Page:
Yes, we have been testing for arsenic in our rice for the past five years. The average level of inorganic arsenic in our rice over this time is 93 parts per billion (ppb), or 4.2 micrograms per serving. Our 2012, 2013, 2014 and 2015 crop testing results only included brown rice. This level is less than half the standard for brown rice established by the European Food Safety Authority (EFSA), less than half the standard for white rice established by EFSA and Codex, and slightly below the draft guidance issued by the U.S. Food and Drug Administration (FDA) for infant cereal.
To date, Lundberg has collected and tested over 400 samples of our varieties across five consecutive crop years for inorganic arsenic. For the most recent year that we have data on, the average micrograms per serving is 4.3, and the five year average is 4.2. This compares to an average of 7.2 micrograms per servings of all brown rice reviewed by FDA1.
In any given season, we grow 17-20 varieties of rice, which become many different products when considering white and brown rice applications, Organic and Eco-Farmed, as well as blends. The amount of data necessary to accurately predict a particular packaged item would become unwieldy. Therefore, we have grouped our varieties into commonly divided categories based on size, shape and eating characteristics.
We categorize our rice varieties according to the three main types used in the industry: long, medium and short. Additionally, we have a separate aromatic category due to their tendency to have lower concentrations of inorganic arsenic. Finally, due to its popularity and health benefits, we group colored varieties into a separate category. Below is a description of the five categories:
Our historical testing of rice cakes shows that the inorganic arsenic levels in our Unsalted and Lightly Salted Rice Cakes reflect our rice cake recipe and the levels tested in our paddy rice. In the months ahead, we will begin to report calculated levels for our top-selling rice cake products. The specific levels of the most recent testing were about 110 parts per billion. This compares favorably with the standard for rice cakes established by the European Food Safety Authority (EFSA) of 300 part per billion2.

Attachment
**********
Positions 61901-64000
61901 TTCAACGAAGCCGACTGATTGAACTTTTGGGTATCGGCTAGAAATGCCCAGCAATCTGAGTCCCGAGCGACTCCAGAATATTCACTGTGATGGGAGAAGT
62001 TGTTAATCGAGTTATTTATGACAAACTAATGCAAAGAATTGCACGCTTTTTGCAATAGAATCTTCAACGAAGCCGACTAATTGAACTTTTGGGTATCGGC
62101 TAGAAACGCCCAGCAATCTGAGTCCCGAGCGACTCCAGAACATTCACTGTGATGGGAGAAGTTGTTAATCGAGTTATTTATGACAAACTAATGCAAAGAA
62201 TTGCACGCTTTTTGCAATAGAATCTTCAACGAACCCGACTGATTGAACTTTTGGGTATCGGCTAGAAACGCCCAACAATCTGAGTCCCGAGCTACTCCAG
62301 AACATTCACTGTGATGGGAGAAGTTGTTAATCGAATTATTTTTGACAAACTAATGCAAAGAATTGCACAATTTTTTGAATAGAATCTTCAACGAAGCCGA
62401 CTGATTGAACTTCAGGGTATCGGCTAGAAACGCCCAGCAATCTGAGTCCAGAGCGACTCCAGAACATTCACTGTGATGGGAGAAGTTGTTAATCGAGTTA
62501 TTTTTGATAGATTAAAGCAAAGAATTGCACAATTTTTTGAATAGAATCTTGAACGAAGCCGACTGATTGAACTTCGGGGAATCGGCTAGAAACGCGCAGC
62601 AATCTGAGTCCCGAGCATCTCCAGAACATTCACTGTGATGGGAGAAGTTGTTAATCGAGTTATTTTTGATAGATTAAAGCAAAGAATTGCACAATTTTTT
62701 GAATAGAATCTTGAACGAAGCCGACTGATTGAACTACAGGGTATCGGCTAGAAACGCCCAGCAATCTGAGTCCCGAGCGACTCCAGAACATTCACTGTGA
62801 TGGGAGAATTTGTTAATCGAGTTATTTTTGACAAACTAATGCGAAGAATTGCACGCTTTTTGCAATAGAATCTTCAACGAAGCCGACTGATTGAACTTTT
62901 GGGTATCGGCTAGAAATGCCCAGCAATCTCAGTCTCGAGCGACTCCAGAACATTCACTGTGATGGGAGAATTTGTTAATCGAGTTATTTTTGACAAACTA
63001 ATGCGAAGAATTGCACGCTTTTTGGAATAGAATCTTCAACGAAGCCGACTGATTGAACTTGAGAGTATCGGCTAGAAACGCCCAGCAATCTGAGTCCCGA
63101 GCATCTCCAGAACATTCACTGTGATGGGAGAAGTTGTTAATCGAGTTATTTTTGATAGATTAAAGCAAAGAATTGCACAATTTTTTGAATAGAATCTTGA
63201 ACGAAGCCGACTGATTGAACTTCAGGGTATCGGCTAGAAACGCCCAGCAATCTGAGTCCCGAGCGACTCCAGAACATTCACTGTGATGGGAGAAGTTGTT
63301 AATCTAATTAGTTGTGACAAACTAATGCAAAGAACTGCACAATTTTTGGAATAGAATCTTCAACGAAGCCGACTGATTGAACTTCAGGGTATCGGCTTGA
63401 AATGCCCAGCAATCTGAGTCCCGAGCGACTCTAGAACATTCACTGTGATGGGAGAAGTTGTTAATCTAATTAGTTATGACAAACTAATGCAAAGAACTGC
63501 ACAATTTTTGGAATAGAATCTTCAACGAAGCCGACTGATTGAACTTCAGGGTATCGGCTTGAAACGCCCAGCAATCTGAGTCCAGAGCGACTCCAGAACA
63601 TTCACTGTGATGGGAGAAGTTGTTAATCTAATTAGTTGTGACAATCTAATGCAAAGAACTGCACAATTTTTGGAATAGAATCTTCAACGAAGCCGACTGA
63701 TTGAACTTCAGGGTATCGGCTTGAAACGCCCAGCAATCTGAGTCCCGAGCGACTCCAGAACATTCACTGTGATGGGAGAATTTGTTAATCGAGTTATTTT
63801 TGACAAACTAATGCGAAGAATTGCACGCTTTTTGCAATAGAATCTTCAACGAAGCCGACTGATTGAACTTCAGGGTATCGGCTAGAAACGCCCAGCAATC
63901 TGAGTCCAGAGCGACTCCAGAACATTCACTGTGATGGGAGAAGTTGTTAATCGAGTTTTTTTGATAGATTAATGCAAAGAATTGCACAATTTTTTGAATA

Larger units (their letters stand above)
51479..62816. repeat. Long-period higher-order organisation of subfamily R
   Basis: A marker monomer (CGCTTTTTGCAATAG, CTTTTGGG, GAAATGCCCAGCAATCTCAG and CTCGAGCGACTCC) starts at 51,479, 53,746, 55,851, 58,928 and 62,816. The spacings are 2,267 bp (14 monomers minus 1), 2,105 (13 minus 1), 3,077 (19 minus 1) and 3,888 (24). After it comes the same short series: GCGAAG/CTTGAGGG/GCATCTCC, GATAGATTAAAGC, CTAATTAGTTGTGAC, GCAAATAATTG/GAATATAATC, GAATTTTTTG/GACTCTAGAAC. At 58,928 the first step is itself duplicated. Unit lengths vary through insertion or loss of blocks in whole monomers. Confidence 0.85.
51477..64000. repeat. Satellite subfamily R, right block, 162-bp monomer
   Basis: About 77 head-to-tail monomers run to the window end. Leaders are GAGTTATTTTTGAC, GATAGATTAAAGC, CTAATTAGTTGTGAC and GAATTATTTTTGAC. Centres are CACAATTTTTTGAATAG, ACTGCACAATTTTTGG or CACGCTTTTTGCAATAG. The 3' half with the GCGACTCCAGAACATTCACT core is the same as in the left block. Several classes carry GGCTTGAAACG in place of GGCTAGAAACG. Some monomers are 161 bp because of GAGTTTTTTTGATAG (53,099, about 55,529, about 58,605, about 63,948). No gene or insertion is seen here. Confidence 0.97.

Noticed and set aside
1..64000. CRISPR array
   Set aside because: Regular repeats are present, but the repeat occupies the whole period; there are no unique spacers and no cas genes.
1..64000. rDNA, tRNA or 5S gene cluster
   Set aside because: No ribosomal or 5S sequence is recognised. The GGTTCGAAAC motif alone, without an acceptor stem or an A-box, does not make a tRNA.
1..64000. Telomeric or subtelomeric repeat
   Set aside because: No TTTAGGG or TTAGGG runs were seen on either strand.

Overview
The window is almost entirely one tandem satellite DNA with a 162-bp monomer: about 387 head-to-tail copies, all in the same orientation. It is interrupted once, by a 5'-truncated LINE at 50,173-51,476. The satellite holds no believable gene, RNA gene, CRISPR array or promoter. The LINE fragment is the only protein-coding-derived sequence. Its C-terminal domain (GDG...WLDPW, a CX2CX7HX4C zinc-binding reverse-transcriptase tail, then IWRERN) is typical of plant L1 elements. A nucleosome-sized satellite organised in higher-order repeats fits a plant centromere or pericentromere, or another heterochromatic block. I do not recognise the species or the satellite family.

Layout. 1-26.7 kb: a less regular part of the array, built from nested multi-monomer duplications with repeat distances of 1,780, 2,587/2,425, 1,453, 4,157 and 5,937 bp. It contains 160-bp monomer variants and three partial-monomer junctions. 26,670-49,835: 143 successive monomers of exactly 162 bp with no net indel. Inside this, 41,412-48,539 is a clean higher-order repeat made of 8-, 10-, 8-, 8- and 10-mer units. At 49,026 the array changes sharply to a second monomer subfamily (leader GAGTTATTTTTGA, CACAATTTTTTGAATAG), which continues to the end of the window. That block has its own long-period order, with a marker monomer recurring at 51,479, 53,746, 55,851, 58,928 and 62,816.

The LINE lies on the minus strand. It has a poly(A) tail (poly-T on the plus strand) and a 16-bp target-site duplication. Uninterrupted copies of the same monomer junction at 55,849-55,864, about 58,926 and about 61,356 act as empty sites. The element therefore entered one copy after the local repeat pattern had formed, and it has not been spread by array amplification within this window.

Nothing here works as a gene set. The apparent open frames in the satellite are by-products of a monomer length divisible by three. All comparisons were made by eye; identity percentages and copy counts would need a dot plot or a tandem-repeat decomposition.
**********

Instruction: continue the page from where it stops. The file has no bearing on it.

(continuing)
In order to provide our consumers with information directly associated with the products they love, we will begin reporting estimated annual inorganic arsenic levels for our top selling rice products by the end of 2016. This will include your favorite products, such as Lundberg Family Farms Organic Brown Short Grain Rice, Lundberg Family Farms Organic California White Basmati and our newest line of Sprouted Rice Products.
Lundberg has conducted some preliminary tests for inorganic arsenic in quinoa, both in our products and in the imported quinoa sold by other brands. These preliminary results show that inorganic arsenic was not detected in the quinoa samples, as the inorganic arsenic levels may be very low and below the level of detection with current testing methodology.
Our testing results, research, and consultation with other food producers indicate that the brown rice syrup manufacturing process does not concentrate the level of inorganic arsenic. It appears that the level in the syrup is at the same level as the rice that was used to make the syrup.
Lundberg has supplied rice for other companies that make infant cereal in the past. During the most recent few years, as our supplies of rice have been restricted due to drought in California, we have not been providing rice as an ingredient in infant cereal to other companies. As our supplies of rice become more abundant, we may consider supplying rice in the future for other companies, and would comply with the levels recommended by the FDA for rice sold for the purpose of making infant cereal.